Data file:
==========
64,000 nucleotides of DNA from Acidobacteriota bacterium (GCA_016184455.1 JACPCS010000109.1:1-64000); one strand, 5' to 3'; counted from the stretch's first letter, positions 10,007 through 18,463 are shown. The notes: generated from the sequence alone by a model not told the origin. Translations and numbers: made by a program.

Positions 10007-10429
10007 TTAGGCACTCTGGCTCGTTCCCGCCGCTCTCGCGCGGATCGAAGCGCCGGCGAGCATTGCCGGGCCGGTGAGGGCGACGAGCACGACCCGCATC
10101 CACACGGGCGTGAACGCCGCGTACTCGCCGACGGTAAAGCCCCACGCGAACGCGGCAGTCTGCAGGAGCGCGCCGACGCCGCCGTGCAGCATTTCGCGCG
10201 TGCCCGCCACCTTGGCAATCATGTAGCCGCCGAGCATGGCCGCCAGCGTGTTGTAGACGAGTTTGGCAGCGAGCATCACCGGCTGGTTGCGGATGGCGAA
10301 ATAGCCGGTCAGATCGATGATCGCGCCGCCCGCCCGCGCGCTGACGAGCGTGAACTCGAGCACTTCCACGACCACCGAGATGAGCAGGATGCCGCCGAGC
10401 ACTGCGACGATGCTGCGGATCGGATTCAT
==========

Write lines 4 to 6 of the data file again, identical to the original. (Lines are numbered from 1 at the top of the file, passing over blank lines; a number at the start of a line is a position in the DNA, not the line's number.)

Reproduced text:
10101 CACACGGGCGTGAACGCCGCGTACTCGCCGACGGTAAAGCCCCACGCGAACGCGGCAGTCTGCAGGAGCGCGCCGACGCCGCCGTGCAGCATTTCGCGCG
10201 TGCCCGCCACCTTGGCAATCATGTAGCCGCCGAGCATGGCCGCCAGCGTGTTGTAGACGAGTTTGGCAGCGAGCATCACCGGCTGGTTGCGGATGGCGAA
10301 ATAGCCGGTCAGATCGATGATCGCGCCGCCCGCCCGCGCGCTGACGAGCGTGAACTCGAGCACTTCCACGACCACCGAGATGAGCAGGATGCCGCCGAGC